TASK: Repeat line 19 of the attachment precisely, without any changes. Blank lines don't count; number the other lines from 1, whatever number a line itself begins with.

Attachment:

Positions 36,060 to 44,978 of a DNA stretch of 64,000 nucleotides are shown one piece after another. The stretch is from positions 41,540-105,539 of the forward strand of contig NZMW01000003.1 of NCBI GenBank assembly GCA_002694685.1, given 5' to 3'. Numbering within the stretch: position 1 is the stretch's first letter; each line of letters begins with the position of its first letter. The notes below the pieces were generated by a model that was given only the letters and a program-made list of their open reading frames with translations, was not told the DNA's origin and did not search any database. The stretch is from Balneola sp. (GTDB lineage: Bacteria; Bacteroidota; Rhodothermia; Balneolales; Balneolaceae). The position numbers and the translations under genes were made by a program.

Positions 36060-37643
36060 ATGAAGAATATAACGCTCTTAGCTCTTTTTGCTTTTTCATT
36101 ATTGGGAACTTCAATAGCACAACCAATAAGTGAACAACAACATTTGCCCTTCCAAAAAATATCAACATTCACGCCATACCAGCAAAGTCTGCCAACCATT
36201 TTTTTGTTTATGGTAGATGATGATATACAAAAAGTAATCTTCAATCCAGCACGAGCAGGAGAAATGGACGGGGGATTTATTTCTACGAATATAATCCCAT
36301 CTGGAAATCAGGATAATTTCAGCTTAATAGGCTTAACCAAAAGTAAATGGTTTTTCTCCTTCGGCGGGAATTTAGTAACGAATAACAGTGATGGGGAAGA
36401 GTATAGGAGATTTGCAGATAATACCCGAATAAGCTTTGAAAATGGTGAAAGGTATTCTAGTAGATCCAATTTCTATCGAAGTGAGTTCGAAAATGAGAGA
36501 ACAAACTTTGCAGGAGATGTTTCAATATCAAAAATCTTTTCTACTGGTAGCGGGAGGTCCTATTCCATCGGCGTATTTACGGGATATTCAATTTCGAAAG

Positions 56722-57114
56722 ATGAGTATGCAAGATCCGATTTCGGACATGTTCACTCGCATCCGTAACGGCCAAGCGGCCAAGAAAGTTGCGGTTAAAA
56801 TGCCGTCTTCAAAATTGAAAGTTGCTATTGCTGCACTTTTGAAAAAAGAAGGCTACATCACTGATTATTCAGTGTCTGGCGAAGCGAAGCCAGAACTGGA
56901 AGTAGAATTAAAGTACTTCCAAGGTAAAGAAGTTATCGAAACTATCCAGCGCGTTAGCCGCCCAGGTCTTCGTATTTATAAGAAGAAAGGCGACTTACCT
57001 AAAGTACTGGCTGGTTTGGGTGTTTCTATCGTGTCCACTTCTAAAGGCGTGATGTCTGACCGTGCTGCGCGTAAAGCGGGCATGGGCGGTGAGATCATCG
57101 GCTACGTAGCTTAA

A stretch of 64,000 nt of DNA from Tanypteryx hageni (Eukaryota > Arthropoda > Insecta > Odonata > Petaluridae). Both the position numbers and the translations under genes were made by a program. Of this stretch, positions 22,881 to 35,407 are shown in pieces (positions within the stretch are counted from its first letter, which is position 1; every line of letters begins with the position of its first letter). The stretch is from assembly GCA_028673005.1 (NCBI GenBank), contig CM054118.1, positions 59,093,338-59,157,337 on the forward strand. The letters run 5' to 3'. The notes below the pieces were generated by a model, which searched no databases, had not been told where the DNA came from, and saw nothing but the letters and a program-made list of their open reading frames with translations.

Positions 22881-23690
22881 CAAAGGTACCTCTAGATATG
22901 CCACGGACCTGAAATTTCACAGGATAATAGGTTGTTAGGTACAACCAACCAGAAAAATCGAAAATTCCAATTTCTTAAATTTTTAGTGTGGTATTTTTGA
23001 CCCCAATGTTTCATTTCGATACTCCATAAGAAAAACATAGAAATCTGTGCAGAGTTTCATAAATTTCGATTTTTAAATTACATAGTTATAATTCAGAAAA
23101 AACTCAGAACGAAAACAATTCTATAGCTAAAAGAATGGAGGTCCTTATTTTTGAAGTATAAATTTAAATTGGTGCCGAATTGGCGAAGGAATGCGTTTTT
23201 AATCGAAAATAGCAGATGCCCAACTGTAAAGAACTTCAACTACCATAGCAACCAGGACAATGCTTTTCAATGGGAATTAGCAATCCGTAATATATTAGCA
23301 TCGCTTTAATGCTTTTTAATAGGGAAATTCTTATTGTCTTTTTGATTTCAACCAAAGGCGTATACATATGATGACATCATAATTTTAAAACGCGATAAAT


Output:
23001 CCCCAATGTTTCATTTCGATACTCCATAAGAAAAACATAGAAATCTGTGCAGAGTTTCATAAATTTCGATTTTTAAATTACATAGTTATAATTCAGAAAA